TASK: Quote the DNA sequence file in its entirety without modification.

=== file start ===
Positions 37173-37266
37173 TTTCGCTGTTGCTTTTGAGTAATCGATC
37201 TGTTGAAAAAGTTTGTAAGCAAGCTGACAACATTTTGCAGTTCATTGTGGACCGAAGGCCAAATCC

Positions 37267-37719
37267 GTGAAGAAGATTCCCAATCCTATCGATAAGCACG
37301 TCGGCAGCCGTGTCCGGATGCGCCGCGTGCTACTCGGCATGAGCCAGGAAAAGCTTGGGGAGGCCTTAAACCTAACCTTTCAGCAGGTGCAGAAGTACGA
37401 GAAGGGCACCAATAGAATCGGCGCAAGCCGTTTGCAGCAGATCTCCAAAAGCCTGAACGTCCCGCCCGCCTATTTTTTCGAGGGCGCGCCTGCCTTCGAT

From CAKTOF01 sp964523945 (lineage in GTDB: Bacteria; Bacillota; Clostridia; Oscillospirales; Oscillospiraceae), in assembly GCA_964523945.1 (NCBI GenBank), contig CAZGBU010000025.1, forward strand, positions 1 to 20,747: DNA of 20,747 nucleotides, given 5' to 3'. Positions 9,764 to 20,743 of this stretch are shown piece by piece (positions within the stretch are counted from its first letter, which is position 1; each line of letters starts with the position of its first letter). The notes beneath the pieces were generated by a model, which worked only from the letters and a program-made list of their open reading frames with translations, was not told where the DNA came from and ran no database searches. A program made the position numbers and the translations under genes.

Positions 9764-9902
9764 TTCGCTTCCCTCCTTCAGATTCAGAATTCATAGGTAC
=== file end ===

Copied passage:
Positions 37173-37266
37173 TTTCGCTGTTGCTTTTGAGTAATCGATC
37201 TGTTGAAAAAGTTTGTAAGCAAGCTGACAACATTTTGCAGTTCATTGTGGACCGAAGGCCAAATCC

Positions 37267-37719
37267 GTGAAGAAGATTCCCAATCCTATCGATAAGCACG
37301 TCGGCAGCCGTGTCCGGATGCGCCGCGTGCTACTCGGCATGAGCCAGGAAAAGCTTGGGGAGGCCTTAAACCTAACCTTTCAGCAGGTGCAGAAGTACGA
37401 GAAGGGCACCAATAGAATCGGCGCAAGCCGTTTGCAGCAGATCTCCAAAAGCCTGAACGTCCCGCCCGCCTATTTTTTCGAGGGCGCGCCTGCCTTCGAT

From CAKTOF01 sp964523945 (lineage in GTDB: Bacteria; Bacillota; Clostridia; Oscillospirales; Oscillospiraceae), in assembly GCA_964523945.1 (NCBI GenBank), contig CAZGBU010000025.1, forward strand, positions 1 to 20,747: DNA of 20,747 nucleotides, given 5' to 3'. Positions 9,764 to 20,743 of this stretch are shown piece by piece (positions within the stretch are counted from its first letter, which is position 1; each line of letters starts with the position of its first letter). The notes beneath the pieces were generated by a model, which worked only from the letters and a program-made list of their open reading frames with translations, was not told where the DNA came from and ran no database searches. A program made the position numbers and the translations under genes.

Positions 9764-9902
9764 TTCGCTTCCCTCCTTCAGATTCAGAATTCATAGGTAC